Find the value of $\sin^{-1}(\cos 2)-\cos^{-1}(\sin 2) +\tan^{-1}(\cot 4) -\cot^{-1}(\tan 4)+\sec^{-1}(\csc 6)-\csc^{-1}(\sec 6)$

The given expression simplifies to $$\sin^{-1}(\sin 2)-\cos^{-1}(\cos 2)+\tan^{-1}(\tan 4)-\cot^{-1}(\cot 4)+\sec^{-1}(\sec 6)-\csc^{-1} (\csc 6)$$

$$=(\pi-2)-2+(4-\pi)-(2\pi-4)+(2\pi-6)-(2\pi-6)$$ $$=-2\pi+4$$

But the given answer is $$5\pi-16$$. I rechecked all the the principle branches, and they all seem to be right. Where did use the wrong value?

• Are the angle values in degrees or radians? – Teresa Lisbon Jul 7 '20 at 6:02
• math.stackexchange.com/a/3747357/675453 – UmbQbify Jul 7 '20 at 6:26
• @астон вілла тереса лисбон, rad. – UmbQbify Jul 7 '20 at 6:26
• @Aditya, verify it on worlfram alpha or desmos. – UmbQbify Jul 7 '20 at 6:27
• @астонвіллатересалисбон yes – Aditya Jul 7 '20 at 6:33

These type of questions are very easy to handle by graphs. Just remember their graphs and for finding the value at each point, see the location of that point and write the equation of the line by seeing it's slope and the point where it cuts the $$x$$ axis and you will get the value. For example, you have to find $$\csc^{-1}(\csc 6)$$, in it's graph note that $$6$$ lies in between $$\frac{3\pi}{2}$$ and $$2\pi$$ and the line has a positive slope and the cutting point with $$x$$ axis is $$x=2\pi$$ and hence the equation of the line would be $$y=x-2\pi$$.

So your mistakes were $$\cot^{-1}(\cot 4)=\pi-4$$, not $$2\pi-4$$, and secondly $$\csc^{-1}(\csc 6)=6-2\pi$$ and not $$2\pi-6$$. Hence the correct answer will come out to be $$5\pi-16$$.

• Could you please elaborate on your method? It seems interesting but I don’t know what you mean by finding the slope on a non linear graph without derivatives. I also don’t know how you ended up with $y=x-2\pi-4$ – Aditya Jul 8 '20 at 11:57
• I wrote the equation $y=x-2\pi$, not $y=x-2\pi-4$. See, what I am saying is , take for example you want to find the value of $\sin^{-1}(\sin 5)$, now here the first thing you are required to do is to draw (or look at) the graph of $y=\sin^{-1}(\sin x)$. You will see that the graph has triangular lines continuing from negative infinity to positive infinity. Now you are interested at $x=5$, right? So, you see that $5$ lies in that part of the graph where $x\in \left[\frac{3\pi}{2},\frac{5\pi}{2}\right]$, it is a straight line. – Harry Potter Jul 8 '20 at 13:02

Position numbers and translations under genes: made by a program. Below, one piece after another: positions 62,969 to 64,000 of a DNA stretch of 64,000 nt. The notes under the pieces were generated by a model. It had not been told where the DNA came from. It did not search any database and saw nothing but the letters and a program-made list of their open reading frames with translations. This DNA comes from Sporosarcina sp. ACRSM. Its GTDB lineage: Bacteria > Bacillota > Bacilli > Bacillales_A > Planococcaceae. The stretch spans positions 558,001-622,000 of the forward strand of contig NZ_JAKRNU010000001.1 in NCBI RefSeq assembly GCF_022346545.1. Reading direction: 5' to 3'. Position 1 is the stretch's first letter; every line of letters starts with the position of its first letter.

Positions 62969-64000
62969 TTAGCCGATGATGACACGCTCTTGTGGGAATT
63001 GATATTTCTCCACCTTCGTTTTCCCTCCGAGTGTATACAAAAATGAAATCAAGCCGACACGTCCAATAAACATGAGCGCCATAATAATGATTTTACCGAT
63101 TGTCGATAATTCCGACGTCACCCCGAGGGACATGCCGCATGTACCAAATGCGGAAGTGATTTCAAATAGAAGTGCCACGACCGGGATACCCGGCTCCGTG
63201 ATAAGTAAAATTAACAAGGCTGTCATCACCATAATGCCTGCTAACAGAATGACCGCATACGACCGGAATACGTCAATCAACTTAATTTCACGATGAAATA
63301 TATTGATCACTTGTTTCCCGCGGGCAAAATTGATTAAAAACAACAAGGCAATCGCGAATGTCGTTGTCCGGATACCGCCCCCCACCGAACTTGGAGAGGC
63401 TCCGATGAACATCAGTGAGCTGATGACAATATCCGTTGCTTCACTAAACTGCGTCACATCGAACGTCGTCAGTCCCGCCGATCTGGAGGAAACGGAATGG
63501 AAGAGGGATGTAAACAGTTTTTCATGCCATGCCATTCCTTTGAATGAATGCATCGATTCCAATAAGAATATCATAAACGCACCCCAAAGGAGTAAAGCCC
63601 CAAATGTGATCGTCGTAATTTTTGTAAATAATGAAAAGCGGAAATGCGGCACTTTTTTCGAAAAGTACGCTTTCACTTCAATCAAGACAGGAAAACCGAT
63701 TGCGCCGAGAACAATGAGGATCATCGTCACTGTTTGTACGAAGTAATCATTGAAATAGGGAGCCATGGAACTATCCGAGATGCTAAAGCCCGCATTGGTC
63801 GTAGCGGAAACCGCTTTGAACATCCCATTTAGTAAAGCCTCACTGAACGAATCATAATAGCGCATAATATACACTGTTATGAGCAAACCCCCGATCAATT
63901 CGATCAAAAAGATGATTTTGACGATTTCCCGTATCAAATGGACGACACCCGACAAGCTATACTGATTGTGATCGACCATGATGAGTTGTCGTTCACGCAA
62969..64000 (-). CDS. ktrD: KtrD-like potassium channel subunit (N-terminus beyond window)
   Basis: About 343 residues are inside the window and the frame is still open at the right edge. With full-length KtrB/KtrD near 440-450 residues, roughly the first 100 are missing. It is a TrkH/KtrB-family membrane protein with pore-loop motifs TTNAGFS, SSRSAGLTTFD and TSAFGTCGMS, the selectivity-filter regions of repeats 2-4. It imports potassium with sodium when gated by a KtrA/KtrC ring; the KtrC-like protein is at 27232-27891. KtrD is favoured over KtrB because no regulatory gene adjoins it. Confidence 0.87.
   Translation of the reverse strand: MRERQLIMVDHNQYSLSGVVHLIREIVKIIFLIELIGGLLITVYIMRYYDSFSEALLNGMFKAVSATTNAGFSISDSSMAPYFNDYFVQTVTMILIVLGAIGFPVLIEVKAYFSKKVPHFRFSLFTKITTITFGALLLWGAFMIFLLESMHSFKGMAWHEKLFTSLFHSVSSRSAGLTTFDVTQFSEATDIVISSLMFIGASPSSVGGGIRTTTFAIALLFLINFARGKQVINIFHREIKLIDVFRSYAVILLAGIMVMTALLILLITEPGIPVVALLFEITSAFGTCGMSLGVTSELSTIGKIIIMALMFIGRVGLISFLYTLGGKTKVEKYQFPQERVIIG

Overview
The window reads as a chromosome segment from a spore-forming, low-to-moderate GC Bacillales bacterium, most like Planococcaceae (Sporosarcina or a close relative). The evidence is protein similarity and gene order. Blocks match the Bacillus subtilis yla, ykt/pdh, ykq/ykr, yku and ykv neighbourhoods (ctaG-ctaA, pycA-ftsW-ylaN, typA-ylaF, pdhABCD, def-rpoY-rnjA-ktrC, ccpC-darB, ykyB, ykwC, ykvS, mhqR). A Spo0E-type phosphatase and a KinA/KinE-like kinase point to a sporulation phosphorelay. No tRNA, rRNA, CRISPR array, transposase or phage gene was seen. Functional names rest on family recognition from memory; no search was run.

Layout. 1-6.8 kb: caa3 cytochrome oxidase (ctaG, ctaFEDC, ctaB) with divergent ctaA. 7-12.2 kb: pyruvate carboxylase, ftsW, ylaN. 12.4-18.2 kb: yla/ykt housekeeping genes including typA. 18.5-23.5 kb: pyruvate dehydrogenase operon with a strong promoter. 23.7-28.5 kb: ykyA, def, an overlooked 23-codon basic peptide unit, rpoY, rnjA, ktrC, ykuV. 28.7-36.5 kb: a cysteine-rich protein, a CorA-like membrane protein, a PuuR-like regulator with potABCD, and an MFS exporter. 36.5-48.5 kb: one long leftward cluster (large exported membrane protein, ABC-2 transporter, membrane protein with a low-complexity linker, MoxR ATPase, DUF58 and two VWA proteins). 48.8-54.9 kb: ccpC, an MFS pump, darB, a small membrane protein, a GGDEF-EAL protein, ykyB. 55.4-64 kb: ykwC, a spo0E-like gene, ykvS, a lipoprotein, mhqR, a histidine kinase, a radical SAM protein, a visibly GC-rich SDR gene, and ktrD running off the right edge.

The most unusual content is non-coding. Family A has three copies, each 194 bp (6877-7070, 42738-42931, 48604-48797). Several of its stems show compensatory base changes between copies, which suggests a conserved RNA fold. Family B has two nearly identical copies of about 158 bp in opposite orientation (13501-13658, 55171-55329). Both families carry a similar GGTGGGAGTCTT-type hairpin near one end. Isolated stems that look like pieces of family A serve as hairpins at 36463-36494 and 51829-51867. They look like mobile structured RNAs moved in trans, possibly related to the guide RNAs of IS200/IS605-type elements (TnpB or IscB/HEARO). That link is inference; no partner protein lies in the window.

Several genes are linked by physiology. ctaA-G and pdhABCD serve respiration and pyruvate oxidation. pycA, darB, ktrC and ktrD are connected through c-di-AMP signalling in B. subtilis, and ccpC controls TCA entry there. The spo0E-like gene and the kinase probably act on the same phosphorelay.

• Now, for finding it's equation, see that it has a positive slope of ($+1$) with the cutting point of $x=2\pi$ on the $x$ axis, which is just a root. So now you can easily write the equation of the line as $y=x-2\pi$ because it becomes $0$ on substituting back $2\pi$ in the equation. Now just put $x=5$ in it to get $\sin^{-1}(\sin 5)=5-2\pi$. – Harry Potter Jul 8 '20 at 13:04
• You can also refer to this – Harry Potter Jul 8 '20 at 13:08

I don't get your simplification. How did $$\sin^{-1}(\cos 2) - \cos^{-1}(\sin 2)$$ become $$\sin^{-1}(\sin 2) - \cos^{-1}(\cos 2)$$? I think the simplification part is off.

We must identify which quadrant each of these lie in. For example, $$2$$ lies in the second quadrant, because $$\pi > 2 > \frac \pi 2$$. $$4$$ lies in the third quadrant, and $$6$$ lies in the fourth quadrant.

With this in mind, $$\sin^{-1}(\cos 2) = \frac{\pi}{2} - 2$$. Similarly, $$\cos^{-1}(\sin 2) = 2 - \frac \pi 2$$, because the inverse cosine function is restricted to $$(-\frac{\pi}{2},\frac{\pi}{2}]$$.

• $$\tan^{-1}(\cot 4) = \frac{3 \pi}{2} - 4$$.

• $$\cot^{-1} (\tan 4) = \frac{3 \pi }{2} - 4$$.

• $$\sec^{-1}(\csc 6) = \frac{5 \pi}{2} - 6$$.

• $$\csc^{-1}(\sec 6) = 6 - \frac{3 \pi}{2}$$.

(You can convince yourself of these and finish the problem).

With the simplified expression :

• $$\sin^{-1}(\sin 2) = \pi- 2$$

• $$\cos^{-1}(\cos 2) = 2$$

• $$\tan^{-1}(\tan 4) = 4-\pi$$.

• $$\color{green}{\cot^{-1}(\cot 4) = 4-\pi}$$. Explanation : the principal region for $$\cot^{-1}$$ is $$[-\frac \pi 2, \frac \pi 2]$$, and $$\cot 4$$ is positive because $$4$$ is in the third quadrant. Thus, $$\cot^{-1}(\cot 4)$$ lies in the first quadrant, so the angle is positive, hence $$4-\pi$$ (and not $$\pi -4$$, which is a negative angle).

• $$\sec^{-1}(\sec 6) = 2\pi - 6$$.

• $$\color{green}{\csc^{-1}(\csc 6) = 6-2\pi}$$. Explanation : the principal region of $$\csc^{-1}$$ is $$[-\frac {\pi}{2} , \frac{\pi}{2}]$$ , and $$6$$ belongs in the fourth quadrant, so is already in the prescribed region, as long as we subtract $$2\pi$$, which gives $$6 - 2\pi$$ (and since the cosecants of both these angles are negative, this makes sense).

Now evaluating gives the right answer.

• The simplification correct. I used $\cos^{-1}x + \sin^{-1}x=\frac{\pi}{2}$ – Aditya Jul 7 '20 at 10:28
• Ok, then I will provide the corrected version for the expression you have written. – Teresa Lisbon Jul 7 '20 at 17:10